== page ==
Oral liarozole in the treatment of patients with moderate/severe lamellar ichthyosis: results of a randomized, double-blind, multinational, placebo-controlled phase II/III trial


  • Funding sources This study was supported by Barrier Therapeutics Inc., Princeton, NJ, U.S.A., and Barrier Therapeutics, NV, Geel, Belgium, prior to being acquired by Stiefel, a GSK company, Research Triangle Park, NC, U.S.A.
  • Conflicts of interest A.V. has received honoraria for his consultancy roles for Orfagen and GSK. S.B. was an employee of Barrier Therapeutics and owned stock options in the company. P.S. has received honoraria from Abbott for his role as a speaker. K.v.R. was an employee of Barrier Therapeutics and owned stock options in the company; currently an employee of Stiefel (a GSK company) and owns stock and stock options in the company. B.D. is a consultant for Abbott and Wyeth. D.B. has nothing to declare. H.T. has received honoraria for his consultancy role for GSK.



Oral liarozole, a retinoic acid metabolism-blocking agent, may be an alternative to systemic retinoid therapy in patients with lamellar ichthyosis.


To demonstrate the efficacy and safety of once-daily oral liarozole in the treatment of moderate/severe lamellar ichthyosis.


This was a double-blind, multinational, parallel phase II/III trial (NCT00282724). Patients aged ≥ 14 years with moderate/severe lamellar ichthyosis [Investigator's Global Assessment (IGA) score ≥ 3] were randomized 3 : 3 : 1 to receive oral liarozole (75 or 150 mg) or placebo once daily for 12 weeks. Assessments included: IGA; a five-point scale for erythema, scaling and pruritus severity; Short Form-36 health survey; Dermatology Life Quality Index (DLQI); and safety parameters. The primary efficacy variable was response rate at week 12 (responder: ≥ 2-point decrease in IGA from baseline).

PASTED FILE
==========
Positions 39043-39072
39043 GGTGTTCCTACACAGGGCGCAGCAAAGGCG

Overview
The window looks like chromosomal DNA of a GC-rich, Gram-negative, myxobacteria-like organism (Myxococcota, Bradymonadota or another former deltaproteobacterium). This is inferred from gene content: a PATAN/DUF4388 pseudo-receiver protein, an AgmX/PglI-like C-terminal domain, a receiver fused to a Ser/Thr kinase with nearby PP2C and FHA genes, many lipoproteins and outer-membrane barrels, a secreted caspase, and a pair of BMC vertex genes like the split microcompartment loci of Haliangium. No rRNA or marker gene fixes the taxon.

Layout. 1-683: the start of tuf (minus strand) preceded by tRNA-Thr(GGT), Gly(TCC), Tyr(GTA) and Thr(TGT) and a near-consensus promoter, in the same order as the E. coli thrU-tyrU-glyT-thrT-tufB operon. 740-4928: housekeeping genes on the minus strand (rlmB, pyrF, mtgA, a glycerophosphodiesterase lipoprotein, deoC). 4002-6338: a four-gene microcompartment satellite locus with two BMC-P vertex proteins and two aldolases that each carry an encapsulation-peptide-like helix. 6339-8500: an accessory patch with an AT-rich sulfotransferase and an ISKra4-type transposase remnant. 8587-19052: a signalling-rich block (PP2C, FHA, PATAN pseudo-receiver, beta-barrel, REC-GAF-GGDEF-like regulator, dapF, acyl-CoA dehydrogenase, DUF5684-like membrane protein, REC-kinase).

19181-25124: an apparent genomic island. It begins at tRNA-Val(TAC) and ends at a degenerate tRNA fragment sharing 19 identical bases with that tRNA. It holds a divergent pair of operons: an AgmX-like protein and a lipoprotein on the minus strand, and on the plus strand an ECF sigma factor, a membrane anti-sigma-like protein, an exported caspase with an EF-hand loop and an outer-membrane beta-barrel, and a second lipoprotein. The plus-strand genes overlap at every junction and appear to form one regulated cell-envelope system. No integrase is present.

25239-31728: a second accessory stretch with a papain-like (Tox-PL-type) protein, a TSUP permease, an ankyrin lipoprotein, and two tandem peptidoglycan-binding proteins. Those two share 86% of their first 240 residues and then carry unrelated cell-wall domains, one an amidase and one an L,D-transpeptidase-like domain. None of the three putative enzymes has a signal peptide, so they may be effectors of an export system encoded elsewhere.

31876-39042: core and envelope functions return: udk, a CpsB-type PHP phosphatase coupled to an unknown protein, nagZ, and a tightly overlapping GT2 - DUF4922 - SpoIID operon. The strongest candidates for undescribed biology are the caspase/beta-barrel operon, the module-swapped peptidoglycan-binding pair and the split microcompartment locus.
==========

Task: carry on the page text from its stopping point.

Sixty-four patients were enrolled. At week 12, 11/27 (41%; liarozole 75 mg), 14/28 (50%; liarozole 150 mg) and one out of nine (11%; placebo) patients were responders; the difference between groups (liarozole 150 mg vs. placebo) was not significant (= 0·056). Mean IGA and scaling scores decreased from baseline in both liarozole groups at weeks 8 and 12 vs. placebo; erythema and pruritus scores were similar between treatment groups. Improvement in DLQI score was observed in both liarozole groups. Treatment with liarozole for 12 weeks was well tolerated.


The primary efficacy variable did not reach statistical significance, possibly owing to the small sample size following premature termination. However, once-daily oral liarozole, 75 and 150 mg, improved scaling and DLQI and was well tolerated in patients with moderate/severe lamellar ichthyosis.